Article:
MingW and GNU MP?

This is a discussion on MingW and GNU MP? within the Tech Board forums, part of the Community Boards category; I've been trying to get GMP and MingW to play ball for the last couple of hours, but it's been ...

  1. #1
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    MingW and GNU MP?

    I've been trying to get GMP and MingW to play ball for the last couple of hours, but it's been a struggle.

    I finally got GMP installed under Windows XP, but now i've hit another problem.

    I'm trying to compile something simple like this:

    Code:
    #include <gmp.h>
    
    int main()
    {
         mpz_t sum;
         return 0;
    }
    Basically a program that will try out one of GMPs data types, but the program only works if i put the entire path between the '<'s, like <C:\GMP\include\gmp.h>.

    How do i avoid this, the gmp documentation doesn't do this, and i don't wan't to either?

    Btw, the documentation tells me to do some linking, (-lgmpxx and -lgmp), but when i try this, nothing really happens, i suspect this to be the problem. What do i need to do to get it right?

  2. #2
    int x = *((int *) NULL); Cactus_Hugger's Avatar
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    nothing really happens
    The segment of code you posted doesn't do anything. "nothing really happens" would be the correct behavior.

    As for having to use the full path, gmp.h isn't in your include path. You can pass -IC:\GMP\include *dash - uppercase 'eye' - path" to the compiler, and then use <gmp.h> in your program.

    Personally, I have a directory structure like:
    Code:
    + addons
      + include
      + lib
      + bin
    
      + libgmp
      + SDL
      + any_other_3rd_party_library
    I then copy any headers to include, any libraries (*.a files) to lib, and any dlls/useful tools to bin. Then I have the environment variable CPATH and CPLUS_INCLUDE_PATH set to the include directory. This keeps things organized, for one, and allows me to upgrade gcc without losing/having to move the libraries. (Although C++ libraries need to be rebuilt - at least, wxWidgets did.)

    See this page for environment variables affecting gcc/g++.
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  3. #3
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    Quote Originally Posted by Cactus_Hugger View Post
    The segment of code you posted doesn't do anything. "nothing really happens" would be the correct behavior.
    That's not what i meant, when i try to compile the program with the -lgmp flag, it gives me the same errors as it would if i hadn't included the -lgmp (Undeclared reference, blablabla).

    Thanks for the "-I" tip though, i tried passing "-IC:\GMPB\include" to the compiler, but it just comes up with some "undefined reference" when i try to run some functions from the GMP library.

  4. #4
    int x = *((int *) NULL); Cactus_Hugger's Avatar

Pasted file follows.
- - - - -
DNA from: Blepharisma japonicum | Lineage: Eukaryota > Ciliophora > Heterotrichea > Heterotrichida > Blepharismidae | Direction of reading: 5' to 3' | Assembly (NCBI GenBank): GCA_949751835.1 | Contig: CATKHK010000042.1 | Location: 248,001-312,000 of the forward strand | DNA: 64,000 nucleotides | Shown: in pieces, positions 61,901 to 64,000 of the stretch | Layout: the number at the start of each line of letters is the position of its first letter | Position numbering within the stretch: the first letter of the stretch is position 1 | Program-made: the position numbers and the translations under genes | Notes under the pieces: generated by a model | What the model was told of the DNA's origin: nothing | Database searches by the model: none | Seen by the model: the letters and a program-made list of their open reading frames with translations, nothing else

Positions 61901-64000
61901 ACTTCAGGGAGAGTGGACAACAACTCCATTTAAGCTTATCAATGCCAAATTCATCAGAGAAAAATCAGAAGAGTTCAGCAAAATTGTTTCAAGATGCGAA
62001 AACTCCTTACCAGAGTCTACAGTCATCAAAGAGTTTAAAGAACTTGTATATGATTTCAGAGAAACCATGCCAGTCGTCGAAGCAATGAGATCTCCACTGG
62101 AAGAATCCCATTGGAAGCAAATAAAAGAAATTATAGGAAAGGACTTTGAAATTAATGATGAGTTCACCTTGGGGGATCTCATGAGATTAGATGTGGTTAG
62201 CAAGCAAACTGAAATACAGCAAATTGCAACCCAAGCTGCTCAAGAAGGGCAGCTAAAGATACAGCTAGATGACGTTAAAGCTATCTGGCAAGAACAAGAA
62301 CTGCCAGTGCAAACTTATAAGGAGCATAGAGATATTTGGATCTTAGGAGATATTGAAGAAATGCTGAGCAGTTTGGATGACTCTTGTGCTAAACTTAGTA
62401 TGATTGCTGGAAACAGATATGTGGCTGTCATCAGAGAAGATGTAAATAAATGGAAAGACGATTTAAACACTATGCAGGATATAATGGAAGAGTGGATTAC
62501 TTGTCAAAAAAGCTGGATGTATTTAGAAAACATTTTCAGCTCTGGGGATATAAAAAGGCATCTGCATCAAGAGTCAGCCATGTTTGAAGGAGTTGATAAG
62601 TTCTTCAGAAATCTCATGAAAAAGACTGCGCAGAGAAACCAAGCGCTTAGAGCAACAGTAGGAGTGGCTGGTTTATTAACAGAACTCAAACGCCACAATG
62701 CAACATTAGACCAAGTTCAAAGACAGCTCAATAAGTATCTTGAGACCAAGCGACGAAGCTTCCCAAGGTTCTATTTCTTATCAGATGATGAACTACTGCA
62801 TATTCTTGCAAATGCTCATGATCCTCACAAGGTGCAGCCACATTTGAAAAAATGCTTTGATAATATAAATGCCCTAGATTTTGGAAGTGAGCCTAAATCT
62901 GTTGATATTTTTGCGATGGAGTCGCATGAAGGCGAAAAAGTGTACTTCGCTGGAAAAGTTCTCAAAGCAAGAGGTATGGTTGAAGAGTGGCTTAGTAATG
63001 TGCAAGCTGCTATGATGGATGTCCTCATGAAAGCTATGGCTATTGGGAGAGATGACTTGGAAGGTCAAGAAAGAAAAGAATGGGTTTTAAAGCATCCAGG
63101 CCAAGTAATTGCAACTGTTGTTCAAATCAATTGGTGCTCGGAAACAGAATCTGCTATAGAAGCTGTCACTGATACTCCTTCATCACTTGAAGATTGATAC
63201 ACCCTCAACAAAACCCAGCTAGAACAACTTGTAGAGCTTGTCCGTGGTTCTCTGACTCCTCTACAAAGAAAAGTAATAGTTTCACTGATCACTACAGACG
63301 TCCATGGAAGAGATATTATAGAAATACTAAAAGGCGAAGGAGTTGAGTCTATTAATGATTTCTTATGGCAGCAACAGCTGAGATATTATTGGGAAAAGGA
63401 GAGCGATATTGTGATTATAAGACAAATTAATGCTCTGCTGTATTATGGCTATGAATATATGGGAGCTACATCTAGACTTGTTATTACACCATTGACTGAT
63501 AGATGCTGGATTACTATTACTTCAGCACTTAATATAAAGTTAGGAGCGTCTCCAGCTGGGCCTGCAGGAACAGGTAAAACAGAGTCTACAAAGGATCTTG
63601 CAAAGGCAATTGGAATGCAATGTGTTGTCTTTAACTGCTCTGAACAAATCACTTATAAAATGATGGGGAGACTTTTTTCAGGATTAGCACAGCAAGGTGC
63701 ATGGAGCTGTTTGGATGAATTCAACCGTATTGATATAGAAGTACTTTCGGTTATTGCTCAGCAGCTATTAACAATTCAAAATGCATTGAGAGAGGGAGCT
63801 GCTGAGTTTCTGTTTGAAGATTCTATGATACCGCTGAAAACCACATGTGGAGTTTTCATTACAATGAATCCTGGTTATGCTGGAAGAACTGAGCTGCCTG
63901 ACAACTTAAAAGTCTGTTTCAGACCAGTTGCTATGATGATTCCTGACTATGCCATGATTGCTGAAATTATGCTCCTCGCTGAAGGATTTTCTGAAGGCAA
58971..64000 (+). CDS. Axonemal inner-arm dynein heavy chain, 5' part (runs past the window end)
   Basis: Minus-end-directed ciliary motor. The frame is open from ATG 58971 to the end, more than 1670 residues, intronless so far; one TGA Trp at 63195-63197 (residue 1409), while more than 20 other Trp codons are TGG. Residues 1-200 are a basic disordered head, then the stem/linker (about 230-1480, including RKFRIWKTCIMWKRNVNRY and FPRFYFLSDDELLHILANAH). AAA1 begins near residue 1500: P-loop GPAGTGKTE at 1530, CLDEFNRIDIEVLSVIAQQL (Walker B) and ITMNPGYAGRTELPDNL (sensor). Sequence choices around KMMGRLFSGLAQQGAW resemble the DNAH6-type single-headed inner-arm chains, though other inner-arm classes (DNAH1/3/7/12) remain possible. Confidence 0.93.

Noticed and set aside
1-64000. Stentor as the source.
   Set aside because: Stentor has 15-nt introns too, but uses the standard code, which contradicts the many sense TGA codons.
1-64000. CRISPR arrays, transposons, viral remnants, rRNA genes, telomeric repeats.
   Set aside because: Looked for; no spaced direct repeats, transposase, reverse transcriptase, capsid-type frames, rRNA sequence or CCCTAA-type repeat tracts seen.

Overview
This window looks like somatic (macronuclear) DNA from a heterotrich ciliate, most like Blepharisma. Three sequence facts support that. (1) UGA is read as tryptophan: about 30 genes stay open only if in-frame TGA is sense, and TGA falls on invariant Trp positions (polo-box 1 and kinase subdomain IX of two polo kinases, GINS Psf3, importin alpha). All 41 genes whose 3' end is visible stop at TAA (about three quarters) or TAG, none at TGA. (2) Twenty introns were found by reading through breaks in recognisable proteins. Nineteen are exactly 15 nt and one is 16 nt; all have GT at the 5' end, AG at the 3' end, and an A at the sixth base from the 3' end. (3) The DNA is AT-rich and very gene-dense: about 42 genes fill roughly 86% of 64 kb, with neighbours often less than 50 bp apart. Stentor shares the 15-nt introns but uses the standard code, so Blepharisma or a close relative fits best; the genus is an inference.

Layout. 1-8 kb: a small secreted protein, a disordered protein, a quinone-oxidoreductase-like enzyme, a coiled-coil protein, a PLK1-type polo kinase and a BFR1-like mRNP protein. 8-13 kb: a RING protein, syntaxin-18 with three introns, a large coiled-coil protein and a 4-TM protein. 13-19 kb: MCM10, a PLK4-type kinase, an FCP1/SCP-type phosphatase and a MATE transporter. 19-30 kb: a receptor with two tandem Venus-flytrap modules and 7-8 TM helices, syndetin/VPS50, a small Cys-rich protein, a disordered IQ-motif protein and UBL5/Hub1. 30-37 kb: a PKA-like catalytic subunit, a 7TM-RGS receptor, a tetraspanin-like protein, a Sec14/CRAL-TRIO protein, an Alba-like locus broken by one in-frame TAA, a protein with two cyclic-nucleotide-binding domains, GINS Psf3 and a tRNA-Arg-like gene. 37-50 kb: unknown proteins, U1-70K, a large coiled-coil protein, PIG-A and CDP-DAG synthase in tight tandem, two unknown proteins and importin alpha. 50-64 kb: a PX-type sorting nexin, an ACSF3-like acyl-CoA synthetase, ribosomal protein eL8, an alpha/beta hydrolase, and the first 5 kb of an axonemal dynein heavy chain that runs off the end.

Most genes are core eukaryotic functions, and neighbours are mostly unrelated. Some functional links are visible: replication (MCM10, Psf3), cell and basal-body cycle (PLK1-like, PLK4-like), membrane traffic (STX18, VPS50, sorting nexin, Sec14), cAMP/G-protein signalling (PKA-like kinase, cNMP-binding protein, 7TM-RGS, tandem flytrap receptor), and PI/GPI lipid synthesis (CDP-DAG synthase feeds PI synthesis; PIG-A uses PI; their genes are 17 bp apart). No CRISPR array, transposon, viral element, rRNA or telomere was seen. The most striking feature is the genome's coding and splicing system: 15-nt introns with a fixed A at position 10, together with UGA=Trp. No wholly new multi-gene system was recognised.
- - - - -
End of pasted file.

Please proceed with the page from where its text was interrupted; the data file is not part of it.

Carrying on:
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    Probably should have added this in the first post.
    "undefined reference" occurs when you link, so the -I flag is either working, or it wasn't needed. To link, you need to specify where the library files are, so the compiler can find them. The flag is -Ldirectory. (Just like -I, but with -L) You'll need use the directory to the library files (*.a files), instead of the include folder.

    Your compiler should also say something like "couldn't find library -lgmp", or something along those lines, when you pass -lgmp. (Since it's not there, it ought to be complaining...)

    (There's also an environment variable for libraries, but use the flags if you're not comfortable with environment variables.)
    long time; /* know C? */
    Unprecedented performance: Nothing ever ran this slow before.
    Any sufficiently advanced bug is indistinguishable from a feature.
    Real Programmers confuse Halloween and Christmas, because dec 25 == oct 31.
    The best way to accelerate an IBM is at 9.8 m/s/s.
    recursion (re - cur' - zhun) n. 1. (see recursion)

  5. #5
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    Quote Originally Posted by Cactus_Hugger View Post
    Probably should have added this in the first post.
    "undefined reference" occurs when you link, so the -I flag is either working, or it wasn't needed. To link, you need to specify where the library files are, so the compiler can find them. The flag is -Ldirectory. (Just like -I, but with -L) You'll need use the directory to the library files (*.a files), instead of the include folder.

    Your compiler should also say something like "couldn't find library -lgmp", or something along those lines, when you pass -lgmp. (Since it's not there, it ought to be complaining...)

    (There's also an environment variable for libraries, but use the flags if you're not comfortable with environment variables.)
    Awesome, it's working now I did "g++ main.cpp -IC:\GMPB\include -LC:\GMPB\lib -lgmp" and it compiled right away.

    Last problem: